According to a recent United Nations Environment Programme (UNEP) report titled Green Economy and Trade-Trends, Challenges and Opportunities, The global market for organic food and beverages is projected to grow from $62.9 billion in 2011 to $105 billion by 2015.
The total value of seafood that has been farmed according to certified sustainability standards is forecast to increase to $1.25 billion by 2015, up from $300 million in 2008, according to the report.
In order for consumers to make informed decisions, labeling on all seafood should indicate:
• the exact species name
• place of origin of catch and processing
• whether the fish is farmed or wild
• the fishing method used.
Making choices about sustainable seafood is difficult as they are commonly mislabeled. Here are Here are six tips for buying sustainable seafood:
1. Choose fish that feed low in the food chain (ie Sardines, mackerel, dab, pouting, herring, tilapia)
2. Know your fishing methods: Choose hook-and-line, pole-and-line, handpicked, trap-caught Avoid: Trawls, dredges, drift nets
3. The good, the bad and the ugly of aquaculture: Choose cultivated oysters, cultivated mussels, farmed tilapia, and fish farmed in recirculating or closed systems. Avoid: Farmed shrimp, farmed salmon, and other fish species farmed in open-net pens and cages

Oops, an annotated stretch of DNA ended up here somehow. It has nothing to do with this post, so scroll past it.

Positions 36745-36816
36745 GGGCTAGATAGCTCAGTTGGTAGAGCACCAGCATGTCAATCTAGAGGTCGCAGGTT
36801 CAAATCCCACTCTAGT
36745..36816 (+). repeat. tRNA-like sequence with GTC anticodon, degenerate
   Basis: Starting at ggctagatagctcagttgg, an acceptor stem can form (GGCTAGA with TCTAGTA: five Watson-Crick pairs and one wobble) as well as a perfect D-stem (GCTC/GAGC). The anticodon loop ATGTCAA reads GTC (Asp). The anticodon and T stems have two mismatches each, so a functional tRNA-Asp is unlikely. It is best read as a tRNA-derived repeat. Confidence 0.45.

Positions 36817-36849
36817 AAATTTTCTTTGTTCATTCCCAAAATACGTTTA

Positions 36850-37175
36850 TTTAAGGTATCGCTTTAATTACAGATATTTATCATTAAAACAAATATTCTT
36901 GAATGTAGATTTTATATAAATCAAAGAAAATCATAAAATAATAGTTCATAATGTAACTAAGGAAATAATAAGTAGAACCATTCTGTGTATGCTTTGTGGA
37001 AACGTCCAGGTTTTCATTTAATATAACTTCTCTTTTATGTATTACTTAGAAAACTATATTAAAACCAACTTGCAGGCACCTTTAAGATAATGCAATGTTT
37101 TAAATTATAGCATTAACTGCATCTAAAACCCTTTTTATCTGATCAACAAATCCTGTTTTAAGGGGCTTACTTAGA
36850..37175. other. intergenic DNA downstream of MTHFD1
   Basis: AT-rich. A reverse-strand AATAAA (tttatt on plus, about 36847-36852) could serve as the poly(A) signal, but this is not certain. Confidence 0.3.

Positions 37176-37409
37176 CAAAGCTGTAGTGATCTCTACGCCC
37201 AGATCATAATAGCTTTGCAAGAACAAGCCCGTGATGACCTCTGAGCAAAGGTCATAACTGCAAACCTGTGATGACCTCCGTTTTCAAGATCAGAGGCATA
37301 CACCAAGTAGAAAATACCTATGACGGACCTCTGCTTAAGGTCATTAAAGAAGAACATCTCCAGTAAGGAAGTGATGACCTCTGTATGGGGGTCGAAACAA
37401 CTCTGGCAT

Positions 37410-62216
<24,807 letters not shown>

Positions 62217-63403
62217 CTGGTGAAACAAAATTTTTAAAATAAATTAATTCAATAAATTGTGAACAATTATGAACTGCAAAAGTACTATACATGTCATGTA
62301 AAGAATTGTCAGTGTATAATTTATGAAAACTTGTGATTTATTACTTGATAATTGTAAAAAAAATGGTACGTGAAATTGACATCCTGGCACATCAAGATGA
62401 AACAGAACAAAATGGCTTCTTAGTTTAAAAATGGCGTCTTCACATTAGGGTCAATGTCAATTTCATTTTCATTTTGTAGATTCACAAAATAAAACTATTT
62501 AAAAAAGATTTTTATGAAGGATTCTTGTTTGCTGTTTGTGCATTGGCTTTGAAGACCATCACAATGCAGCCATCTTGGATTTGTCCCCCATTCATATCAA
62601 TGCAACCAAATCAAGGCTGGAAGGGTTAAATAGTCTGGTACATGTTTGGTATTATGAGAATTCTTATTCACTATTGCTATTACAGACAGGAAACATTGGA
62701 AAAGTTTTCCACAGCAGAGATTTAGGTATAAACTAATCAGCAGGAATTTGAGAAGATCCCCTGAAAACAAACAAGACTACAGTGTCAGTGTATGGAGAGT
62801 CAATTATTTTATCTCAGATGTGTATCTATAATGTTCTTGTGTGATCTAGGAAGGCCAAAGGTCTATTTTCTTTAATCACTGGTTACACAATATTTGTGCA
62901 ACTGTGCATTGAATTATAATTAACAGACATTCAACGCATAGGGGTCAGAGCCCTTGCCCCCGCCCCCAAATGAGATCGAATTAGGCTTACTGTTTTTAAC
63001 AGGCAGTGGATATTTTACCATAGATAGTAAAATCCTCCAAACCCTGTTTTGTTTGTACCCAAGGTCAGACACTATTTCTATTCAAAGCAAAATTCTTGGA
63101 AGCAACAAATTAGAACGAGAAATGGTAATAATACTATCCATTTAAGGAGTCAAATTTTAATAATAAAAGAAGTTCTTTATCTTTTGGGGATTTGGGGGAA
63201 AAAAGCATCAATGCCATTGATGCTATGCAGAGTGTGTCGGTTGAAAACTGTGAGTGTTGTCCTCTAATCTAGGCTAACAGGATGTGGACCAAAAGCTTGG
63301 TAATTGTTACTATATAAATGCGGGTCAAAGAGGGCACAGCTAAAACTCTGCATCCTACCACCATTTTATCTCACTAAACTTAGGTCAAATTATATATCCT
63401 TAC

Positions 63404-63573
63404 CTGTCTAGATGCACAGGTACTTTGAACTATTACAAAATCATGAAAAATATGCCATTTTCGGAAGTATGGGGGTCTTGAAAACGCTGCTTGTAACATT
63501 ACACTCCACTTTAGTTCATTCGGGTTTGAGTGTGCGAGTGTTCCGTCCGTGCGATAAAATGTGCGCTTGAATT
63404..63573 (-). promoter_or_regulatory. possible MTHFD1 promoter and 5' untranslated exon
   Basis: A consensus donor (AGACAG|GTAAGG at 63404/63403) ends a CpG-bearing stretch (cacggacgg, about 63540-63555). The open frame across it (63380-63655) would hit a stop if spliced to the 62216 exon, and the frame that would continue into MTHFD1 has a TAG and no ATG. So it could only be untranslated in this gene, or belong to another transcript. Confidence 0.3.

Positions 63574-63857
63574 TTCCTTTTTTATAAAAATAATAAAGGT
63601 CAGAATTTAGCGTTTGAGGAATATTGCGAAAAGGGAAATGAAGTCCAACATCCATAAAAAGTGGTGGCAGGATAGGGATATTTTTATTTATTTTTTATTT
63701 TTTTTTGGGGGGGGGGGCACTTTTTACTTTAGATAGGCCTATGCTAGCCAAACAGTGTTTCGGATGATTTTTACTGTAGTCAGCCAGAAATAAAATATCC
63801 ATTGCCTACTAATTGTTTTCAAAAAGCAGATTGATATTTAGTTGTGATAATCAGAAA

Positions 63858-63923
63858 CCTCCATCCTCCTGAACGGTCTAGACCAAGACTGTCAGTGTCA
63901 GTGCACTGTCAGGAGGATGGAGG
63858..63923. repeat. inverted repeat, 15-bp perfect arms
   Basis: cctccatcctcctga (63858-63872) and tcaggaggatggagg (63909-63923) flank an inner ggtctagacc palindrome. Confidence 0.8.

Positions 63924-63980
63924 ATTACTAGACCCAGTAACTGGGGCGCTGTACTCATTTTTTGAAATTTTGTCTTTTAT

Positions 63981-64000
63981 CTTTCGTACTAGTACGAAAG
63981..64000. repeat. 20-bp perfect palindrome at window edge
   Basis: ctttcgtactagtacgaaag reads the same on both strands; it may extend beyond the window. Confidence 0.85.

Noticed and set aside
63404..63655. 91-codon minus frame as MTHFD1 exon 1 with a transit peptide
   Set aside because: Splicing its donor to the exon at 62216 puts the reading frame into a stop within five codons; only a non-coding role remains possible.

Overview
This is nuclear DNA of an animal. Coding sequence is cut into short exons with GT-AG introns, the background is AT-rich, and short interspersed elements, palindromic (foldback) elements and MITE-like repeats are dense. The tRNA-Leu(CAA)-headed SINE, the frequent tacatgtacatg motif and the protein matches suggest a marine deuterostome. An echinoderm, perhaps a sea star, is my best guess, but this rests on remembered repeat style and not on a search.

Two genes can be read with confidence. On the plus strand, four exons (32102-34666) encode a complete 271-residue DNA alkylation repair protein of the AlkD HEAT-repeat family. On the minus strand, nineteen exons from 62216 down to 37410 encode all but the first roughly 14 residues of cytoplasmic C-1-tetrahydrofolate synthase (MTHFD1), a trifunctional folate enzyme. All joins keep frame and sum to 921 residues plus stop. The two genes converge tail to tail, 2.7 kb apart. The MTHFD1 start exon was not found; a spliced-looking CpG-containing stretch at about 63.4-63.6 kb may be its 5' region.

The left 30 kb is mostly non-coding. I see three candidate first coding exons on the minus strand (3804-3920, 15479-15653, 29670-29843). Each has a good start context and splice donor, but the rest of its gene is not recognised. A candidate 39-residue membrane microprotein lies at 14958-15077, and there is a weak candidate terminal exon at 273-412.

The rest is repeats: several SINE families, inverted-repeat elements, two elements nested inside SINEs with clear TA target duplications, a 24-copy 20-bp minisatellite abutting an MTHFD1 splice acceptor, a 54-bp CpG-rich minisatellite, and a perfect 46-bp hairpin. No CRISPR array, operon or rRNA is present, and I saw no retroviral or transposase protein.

4. Use guidelines and tools available: Vancouver Aquarium’s Ocean Wise App is a great tool to help you make sustainable seafood choices.
5. Support local markets and restaurants that are providing sustainable options: Use the Ocean Wise website and app which has a great location finder for shops and restaurants that provide certified sustainable products.
6. Ask Questions Find out if the seafood you want to buy is wild or farmed, what fishing methods were used, and in which country it was caught. Also ask is the species in trouble where the animals were caught?
Does fishing for the species damage or alter ocean habitats? Is there a large amount of by-catch taken with the target species?
In 2011 The Organic Trade Association (OTA) has reported that seventy–eight percent of US families say they purchase organic foods.
“In a time when the severity of the economy means making tough choices, it is extremely encouraging to see consumers vote with their values by including quality organic products in their shopping carts,” said Christine Bushway, OTA’s Executive Director and CEO. “Nearly half – 48 percent – of parents surveyed revealed that their strongest motivator for buying organic is their belief that organic products “are healthier for me and my children. Other motivators for purchasing organic included concern over the effects of pesticides, hormones and antibiotics on children, and the desire to avoid highly processed or artificial ingredients.”
© 2013, Richard Matthews. All rights reserved.
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